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Sport Chalet loss narrows as sales improve

For the three months that ended July 3, Sport Chalet reported a loss of $0.8 million, or 6 cents a share, compared with a loss of $1.9 million, or 14 cents, in the year-earlier period. Total sales rose 3.9% to $82.8 million, up from $79.7 million a year ago.

August 04, 2011|By Andrea Chang, Los Angeles Times
  • We promised our stockholders and we promised our board that irrespective of what happens externally, Sport Chalet will do better, CEO Craig Levra said.
We promised our stockholders and we promised our board that irrespective… (Gary Friedman, Los Angeles…)

Sport Chalet Inc. continued its slow turnaround in its fiscal first quarter, posting a narrow loss as sales improved in stores and online.

The La Canada Flintridge sporting goods chain has suffered a prolonged period of weakness in large part because its 55 stores are concentrated in economically battered markets. The recession also forced consumers to scale back on expensive discretionary purchases such as sports equipment.

But even as its stock price and sales plummeted in recent years, Chief Executive Craig Levra pledged to return the chain to profitability while keeping the company intact. To do so, Sport Chalet slashed its expenses, postponed new store openings, renegotiated rent on existing stores, worked to improve inventory management and laid off some workers.

It also took a risk by sticking with its high-quality brands during the downturn and resisting the dramatic price-slashing and deals that other retailers adopted to drive sales.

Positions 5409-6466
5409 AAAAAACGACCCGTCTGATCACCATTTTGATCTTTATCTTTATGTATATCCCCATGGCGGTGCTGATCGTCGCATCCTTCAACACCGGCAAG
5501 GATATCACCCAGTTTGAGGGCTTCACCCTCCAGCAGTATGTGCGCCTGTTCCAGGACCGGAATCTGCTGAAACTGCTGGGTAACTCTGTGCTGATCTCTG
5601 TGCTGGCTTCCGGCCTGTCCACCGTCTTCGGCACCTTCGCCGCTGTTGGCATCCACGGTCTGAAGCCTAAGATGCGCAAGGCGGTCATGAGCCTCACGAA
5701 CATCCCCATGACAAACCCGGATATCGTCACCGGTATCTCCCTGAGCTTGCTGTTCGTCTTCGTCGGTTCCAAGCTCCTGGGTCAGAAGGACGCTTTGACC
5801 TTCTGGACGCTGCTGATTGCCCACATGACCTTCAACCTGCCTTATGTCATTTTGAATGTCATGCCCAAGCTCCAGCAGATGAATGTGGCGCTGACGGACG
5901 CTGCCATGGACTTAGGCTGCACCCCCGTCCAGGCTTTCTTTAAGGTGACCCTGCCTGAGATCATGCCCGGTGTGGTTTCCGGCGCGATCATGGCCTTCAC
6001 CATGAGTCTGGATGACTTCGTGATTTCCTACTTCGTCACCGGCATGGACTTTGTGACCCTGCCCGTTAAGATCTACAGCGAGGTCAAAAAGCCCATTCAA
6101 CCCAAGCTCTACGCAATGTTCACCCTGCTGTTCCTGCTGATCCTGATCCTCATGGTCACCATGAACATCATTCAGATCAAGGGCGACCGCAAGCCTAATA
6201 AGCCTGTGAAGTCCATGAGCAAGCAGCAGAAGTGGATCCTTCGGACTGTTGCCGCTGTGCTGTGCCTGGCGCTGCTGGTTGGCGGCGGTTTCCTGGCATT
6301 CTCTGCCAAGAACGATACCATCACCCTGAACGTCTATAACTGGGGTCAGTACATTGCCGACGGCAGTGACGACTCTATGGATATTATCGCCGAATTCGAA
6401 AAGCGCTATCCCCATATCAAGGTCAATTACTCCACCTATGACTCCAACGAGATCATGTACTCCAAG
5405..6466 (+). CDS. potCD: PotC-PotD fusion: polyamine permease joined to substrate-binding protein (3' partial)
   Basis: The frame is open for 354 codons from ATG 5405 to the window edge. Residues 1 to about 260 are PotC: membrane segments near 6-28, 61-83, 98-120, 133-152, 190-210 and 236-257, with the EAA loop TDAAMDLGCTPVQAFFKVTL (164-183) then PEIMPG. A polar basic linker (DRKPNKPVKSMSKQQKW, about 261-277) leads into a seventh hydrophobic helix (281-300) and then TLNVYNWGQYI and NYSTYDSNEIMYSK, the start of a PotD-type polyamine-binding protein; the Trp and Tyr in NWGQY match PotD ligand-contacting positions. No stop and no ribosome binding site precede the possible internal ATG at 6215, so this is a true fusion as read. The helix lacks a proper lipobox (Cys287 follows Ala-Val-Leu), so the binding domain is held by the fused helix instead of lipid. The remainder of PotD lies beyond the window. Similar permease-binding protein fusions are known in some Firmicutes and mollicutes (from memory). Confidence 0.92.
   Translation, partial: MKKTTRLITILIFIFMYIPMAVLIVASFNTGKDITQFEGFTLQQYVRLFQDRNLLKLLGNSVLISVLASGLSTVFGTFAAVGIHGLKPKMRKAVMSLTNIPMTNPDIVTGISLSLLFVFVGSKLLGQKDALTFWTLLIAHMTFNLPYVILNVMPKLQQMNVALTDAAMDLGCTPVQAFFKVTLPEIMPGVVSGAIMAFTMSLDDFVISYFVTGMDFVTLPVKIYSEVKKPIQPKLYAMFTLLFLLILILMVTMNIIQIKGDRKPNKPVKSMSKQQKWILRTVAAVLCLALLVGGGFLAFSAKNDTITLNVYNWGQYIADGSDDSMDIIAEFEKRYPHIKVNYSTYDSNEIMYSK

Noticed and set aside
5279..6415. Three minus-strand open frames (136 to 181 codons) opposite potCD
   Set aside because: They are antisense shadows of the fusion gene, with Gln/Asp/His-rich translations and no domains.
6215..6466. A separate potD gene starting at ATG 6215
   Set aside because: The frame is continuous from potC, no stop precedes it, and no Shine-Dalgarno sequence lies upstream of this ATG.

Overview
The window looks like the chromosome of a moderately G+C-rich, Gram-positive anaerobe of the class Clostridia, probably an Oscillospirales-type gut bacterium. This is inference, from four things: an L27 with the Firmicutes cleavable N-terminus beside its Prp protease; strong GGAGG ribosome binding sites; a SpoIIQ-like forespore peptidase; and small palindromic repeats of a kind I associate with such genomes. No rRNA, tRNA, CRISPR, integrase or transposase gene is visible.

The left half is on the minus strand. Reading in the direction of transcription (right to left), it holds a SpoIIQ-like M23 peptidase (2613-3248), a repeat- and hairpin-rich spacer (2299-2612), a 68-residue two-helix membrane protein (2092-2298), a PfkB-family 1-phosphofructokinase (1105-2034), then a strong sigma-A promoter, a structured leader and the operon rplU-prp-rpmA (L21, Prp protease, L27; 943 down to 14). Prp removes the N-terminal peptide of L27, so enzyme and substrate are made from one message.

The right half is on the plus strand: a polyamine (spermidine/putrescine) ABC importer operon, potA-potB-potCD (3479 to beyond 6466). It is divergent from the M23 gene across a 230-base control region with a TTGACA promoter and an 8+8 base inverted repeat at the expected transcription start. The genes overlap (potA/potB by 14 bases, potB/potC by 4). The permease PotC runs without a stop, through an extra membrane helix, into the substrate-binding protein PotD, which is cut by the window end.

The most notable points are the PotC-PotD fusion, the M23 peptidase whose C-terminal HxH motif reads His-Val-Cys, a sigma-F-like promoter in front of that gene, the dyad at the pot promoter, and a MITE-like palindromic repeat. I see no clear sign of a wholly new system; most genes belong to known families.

Those efforts appear to be gradually paying off. For the three months that ended July 3, the company reported a loss of $0.8 million, or 6 cents a share, compared with a loss of $1.9 million, or 14 cents, in the year-earlier period.

Total sales rose 3.9% to $82.8 million, up from $79.7 million a year ago. Sales at stores open at least a year rose 2.3%.

Sport Chalet has lately focused much of its efforts on building its website and growing online sales, which surged 66% year-over-year last quarter.

"We promised our stockholders and we promised our board that irrespective of what happens externally, Sport Chalet will do better," Levra said during an interview at the company's headquarters this week. "We can only control what we can control.... Our total focus is on continued improvement — get back to profitability and do it the right way."

But analysts say despite the uptick in business, Sport Chalet could face more challenges ahead.

"With the consumer showing signs of pulling in the reins yet again, things may take longer to get better," said Sean McGowan, an analyst at Needham & Co. "They have survived, but another deep recession that causes more reductions in consumer spending would strain the company's recovery."

Sport Chalet was founded by Norbert and Irene Olberz, who paid $4,000 for a tiny ski shop in La Canada in 1959. Norbert Olberz, who was no longer involved in the day-to-day operations of the company, died last month at age 86.

At the company's La Canada Flintridge store this week, several shoppers said they'd stuck with the company despite increasing competition from online sellers and stores such as REI, Big 5 Sporting Goods, Sports Authority and Dick's Sporting Goods.

"There's something about this place that I like, and it's definitely the service and selection," said Titina Folliero, 36, a restaurant owner from Eagle Rock who was shopping for baseball gear with her 8-year-old son, Matteo. "We came for one thing and we're leaving with a cartful of stuff because we like what we see."

Sport Chalet reported its earnings after the markets closed. On Wednesday, its Class A shares fell 8 cents, or 3.85%, to $1.95.

andrea.chang@latimes.com

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